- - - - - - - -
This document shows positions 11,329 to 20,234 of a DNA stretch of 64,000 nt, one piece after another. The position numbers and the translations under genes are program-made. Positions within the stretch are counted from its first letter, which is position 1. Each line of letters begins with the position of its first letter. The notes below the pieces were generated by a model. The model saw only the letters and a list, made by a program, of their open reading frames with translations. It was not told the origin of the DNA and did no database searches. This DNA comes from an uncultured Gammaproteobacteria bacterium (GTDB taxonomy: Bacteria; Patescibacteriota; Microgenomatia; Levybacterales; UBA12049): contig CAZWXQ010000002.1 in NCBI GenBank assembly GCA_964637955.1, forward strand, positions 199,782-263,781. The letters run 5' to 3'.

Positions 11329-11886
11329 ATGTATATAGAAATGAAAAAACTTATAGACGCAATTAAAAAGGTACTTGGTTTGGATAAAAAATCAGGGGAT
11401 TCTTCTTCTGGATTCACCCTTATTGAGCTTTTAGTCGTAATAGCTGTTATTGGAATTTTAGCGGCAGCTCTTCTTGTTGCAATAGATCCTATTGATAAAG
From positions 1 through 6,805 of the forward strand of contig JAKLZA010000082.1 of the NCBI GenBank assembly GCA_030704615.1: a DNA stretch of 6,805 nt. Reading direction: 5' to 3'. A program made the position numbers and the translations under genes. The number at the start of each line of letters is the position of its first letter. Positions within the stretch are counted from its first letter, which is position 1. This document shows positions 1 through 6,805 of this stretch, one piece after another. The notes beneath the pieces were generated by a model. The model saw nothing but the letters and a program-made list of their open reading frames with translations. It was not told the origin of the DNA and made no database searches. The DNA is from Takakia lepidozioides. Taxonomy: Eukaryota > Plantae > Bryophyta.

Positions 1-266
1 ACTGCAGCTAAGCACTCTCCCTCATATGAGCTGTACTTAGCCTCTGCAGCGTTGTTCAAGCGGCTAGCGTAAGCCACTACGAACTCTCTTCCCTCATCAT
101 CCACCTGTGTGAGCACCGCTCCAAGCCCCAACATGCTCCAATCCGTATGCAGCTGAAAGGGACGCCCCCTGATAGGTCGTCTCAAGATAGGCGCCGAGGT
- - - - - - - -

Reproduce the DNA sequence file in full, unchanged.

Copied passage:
This document shows positions 11,329 to 20,234 of a DNA stretch of 64,000 nt, one piece after another. The position numbers and the translations under genes are program-made. Positions within the stretch are counted from its first letter, which is position 1. Each line of letters begins with the position of its first letter. The notes below the pieces were generated by a model. The model saw only the letters and a list, made by a program, of their open reading frames with translations. It was not told the origin of the DNA and did no database searches. This DNA comes from an uncultured Gammaproteobacteria bacterium (GTDB taxonomy: Bacteria; Patescibacteriota; Microgenomatia; Levybacterales; UBA12049): contig CAZWXQ010000002.1 in NCBI GenBank assembly GCA_964637955.1, forward strand, positions 199,782-263,781. The letters run 5' to 3'.

Positions 11329-11886
11329 ATGTATATAGAAATGAAAAAACTTATAGACGCAATTAAAAAGGTACTTGGTTTGGATAAAAAATCAGGGGAT
11401 TCTTCTTCTGGATTCACCCTTATTGAGCTTTTAGTCGTAATAGCTGTTATTGGAATTTTAGCGGCAGCTCTTCTTGTTGCAATAGATCCTATTGATAAAG
From positions 1 through 6,805 of the forward strand of contig JAKLZA010000082.1 of the NCBI GenBank assembly GCA_030704615.1: a DNA stretch of 6,805 nt. Reading direction: 5' to 3'. A program made the position numbers and the translations under genes. The number at the start of each line of letters is the position of its first letter. Positions within the stretch are counted from its first letter, which is position 1. This document shows positions 1 through 6,805 of this stretch, one piece after another. The notes beneath the pieces were generated by a model. The model saw nothing but the letters and a program-made list of their open reading frames with translations. It was not told the origin of the DNA and made no database searches. The DNA is from Takakia lepidozioides. Taxonomy: Eukaryota > Plantae > Bryophyta.

Positions 1-266
1 ACTGCAGCTAAGCACTCTCCCTCATATGAGCTGTACTTAGCCTCTGCAGCGTTGTTCAAGCGGCTAGCGTAAGCCACTACGAACTCTCTTCCCTCATCAT
101 CCACCTGTGTGAGCACCGCTCCAAGCCCCAACATGCTCCAATCCGTATGCAGCTGAAAGGGACGCCCCCTGATAGGTCGTCTCAAGATAGGCGCCGAGGT